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Great thread! I'm running a wristed radius arm on my early Bronco and while you have to watch for spinning the opposite tube and bending the other arm, I'm not rock racing so had no problems, flexes good. Longer radius arms free up a front end as well for not much money and that's my next move.
On the rear leafs I'm running BC Broncos spring rockers (two plates with a stout hinge point between the axle and springs) and the flex is unbelievable for the money. Street manners are still bearable too. I think money and KISS are key for many of us and Old Skool is still Cool.
 

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Discussion Starter #22
Simple. Cheap. Easy. Sheep.
:laughing:

Mainly, I thought this might be an interesting discussion, especially with some of the build ups in progress or soon to be in progress in here.
 

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A linked suspension brings mad bling-bling factor, but part of that is all the headaches of getting one built properly.

I am undertaking building a long arm 3 link for the front of the screwball, but its been several years in the coming, and will probably take me the rest of the year to get the truck where I want it. The rear will most likely stay leaf sprung, simply following the "it ain't broke, don't fix it" rule. As was stated earlier, when set up properly, leaf springs have plenty of bang for the buck on most rigs.
 

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Its easy to fuck up a linked setup and have something that flexes well but is a rock humper.

Its hard to fuck up a radius arm/coil or leaf setup. Pretty much weld/bolt on.

There is no doubt that links/CO's work better... but honestly ive never been stuck on a hard spot were so-an-so's linked rig made it and my radius arm rig didnt simply because of suspension design. I am still leaves in the rear simply because i bought them in '99 when i was stupid- i spent $450 on those suckers by God im gonna use them. :flipoff2:

To answer your question, i think people still stick with radius arms and leaves because they are simple and they work 95% as good as links/CO's. Assuming proper setup of course. Most of us fall into that "95% is good enough for me" catagory.
 

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Discussion Starter #25 (Edited)
Well, I'll confess, I had a bit of an agenda with this thread :D

The debate was that with a current day build "four linked coilovers was the only way to go".

Now, I can't really argue with that, and its the direction my next build is taking...BUT...

I maintain that a properly engineered leafspring or radius arm setup will still get the job done well for 99% of the wheelers out there. Cheap, simple to set up, not allot to go wrong.

Part of the discussion sprang from the same mindset that "any cage HAS GOT to be made out of dom". Now, I''m a firm believer in using hrew, but all my earlier cages were pipe and I still think if designed correctly, they can do a fine job.

Its really about the current mindset of "this is best so its the only way" despite the fact that builds have been ticking along just fine for the last forty odd years old school.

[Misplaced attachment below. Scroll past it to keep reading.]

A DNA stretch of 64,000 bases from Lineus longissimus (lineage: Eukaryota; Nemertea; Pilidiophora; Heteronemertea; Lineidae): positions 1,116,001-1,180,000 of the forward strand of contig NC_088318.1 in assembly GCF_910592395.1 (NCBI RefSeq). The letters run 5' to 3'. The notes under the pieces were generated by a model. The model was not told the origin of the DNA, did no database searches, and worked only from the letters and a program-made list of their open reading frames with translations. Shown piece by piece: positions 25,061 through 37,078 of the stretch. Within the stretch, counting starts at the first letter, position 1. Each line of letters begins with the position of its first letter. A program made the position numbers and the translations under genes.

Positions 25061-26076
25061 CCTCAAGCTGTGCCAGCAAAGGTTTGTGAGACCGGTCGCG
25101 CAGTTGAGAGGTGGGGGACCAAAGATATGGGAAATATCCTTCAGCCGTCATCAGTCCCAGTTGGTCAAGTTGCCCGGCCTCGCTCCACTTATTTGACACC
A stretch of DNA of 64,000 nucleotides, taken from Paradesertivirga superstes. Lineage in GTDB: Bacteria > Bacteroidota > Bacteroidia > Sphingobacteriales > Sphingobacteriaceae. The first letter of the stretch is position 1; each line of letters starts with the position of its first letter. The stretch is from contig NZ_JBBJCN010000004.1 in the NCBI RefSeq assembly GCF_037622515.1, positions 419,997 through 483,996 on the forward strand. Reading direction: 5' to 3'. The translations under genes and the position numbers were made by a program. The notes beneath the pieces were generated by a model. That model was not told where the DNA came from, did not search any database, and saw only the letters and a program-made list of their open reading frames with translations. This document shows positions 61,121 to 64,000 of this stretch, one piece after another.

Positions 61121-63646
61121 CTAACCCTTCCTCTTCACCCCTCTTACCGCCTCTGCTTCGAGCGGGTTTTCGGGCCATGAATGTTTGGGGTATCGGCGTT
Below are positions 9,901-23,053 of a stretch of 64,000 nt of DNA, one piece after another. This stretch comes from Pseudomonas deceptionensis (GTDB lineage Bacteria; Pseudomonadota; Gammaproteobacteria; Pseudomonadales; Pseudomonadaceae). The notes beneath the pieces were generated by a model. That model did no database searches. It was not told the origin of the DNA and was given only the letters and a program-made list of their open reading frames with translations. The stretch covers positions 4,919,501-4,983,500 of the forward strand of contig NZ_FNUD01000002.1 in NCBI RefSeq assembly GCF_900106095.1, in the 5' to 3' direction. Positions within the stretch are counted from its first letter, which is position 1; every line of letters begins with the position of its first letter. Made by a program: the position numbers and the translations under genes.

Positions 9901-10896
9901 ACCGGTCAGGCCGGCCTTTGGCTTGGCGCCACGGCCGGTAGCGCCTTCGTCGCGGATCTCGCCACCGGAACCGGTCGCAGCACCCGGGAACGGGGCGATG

Just curious what the rest of you thought and are currently doing. I think so far feedback supports my "old school is fine" position. Still, its always good to hear what current thought is, and what is and isn't working for the rest of you.

Carry on :smokin:
 

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That's exactly what it is. A pipe/hrew cage is good enough for MOST people since it only has to last one flop. Leaves and radius arms are good enough for MOST people, since they're cheap, easy, and they aren't wheeling competitively with a sponsor behind them.

Yes, the latest as greatest is great IF you actually need it. Builing a linked rig just to be able to say you have one even though leaves got you everywhere you wanted to go makes about as much sense as 26" chrome rims on a 1986 Caprice.

Justin
 

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There is a happy medium between the old school (leafs, radius arms) and the spendy and potentially tricky link setups-

One link.

They are stupid simple to do, and work just as good as a multi-link setup in my opinion if you adhere to two simple ideas. Keep the wishbone(one link) as long as possible and as flat as possible.
 

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Well, I'll confess, I had a bit of an agenda with this thread :D

The debate was that with a current day build "four linked coilovers was the only way to go".

Now, I can't really argue with that, and its the direction my next build is taking...BUT...

I maintain that a properly engineered leafspring or radius arm setup will still get the job done well for 99% of the wheelers out there. Cheap, simple to set up, not allot to go wrong.

Part of the discussion sprang from the same mindset that "any cage HAS GOT to be made out of dom". Now, I''m a firm believer in using hrew, but all my earlier cages were pipe and I still think if designed correctly, they can do a fine job.

Its really about the current mindset of "this is best so its the only way" despite the fact that builds have been ticking along just fine for the last forty odd years old school.

Just curious what the rest of you thought and are currently doing. I think so far feedback supports my "old school is fine" position. Still, its always good to hear what current thought is, and what is and isn't working for the rest of you.

Carry on :smokin:

I kinda posted something of the same sorts in the jeep forum awhile ago. I think I had more fun wheeling my stock 88 with hacked fenders and 39.5's more than any other rig I've ever had. It was tupid simple to work on and would fit just about anywhere....I miss that thing.
 

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I don't really feel like my Cruiser wheels "that" much better now that it is linked front and rear than it did when it was on leafs front and rear.

The main thing I gained was less repair time. I was replacing a spring or two every other trip due to spring wrap..with a rear traction bar.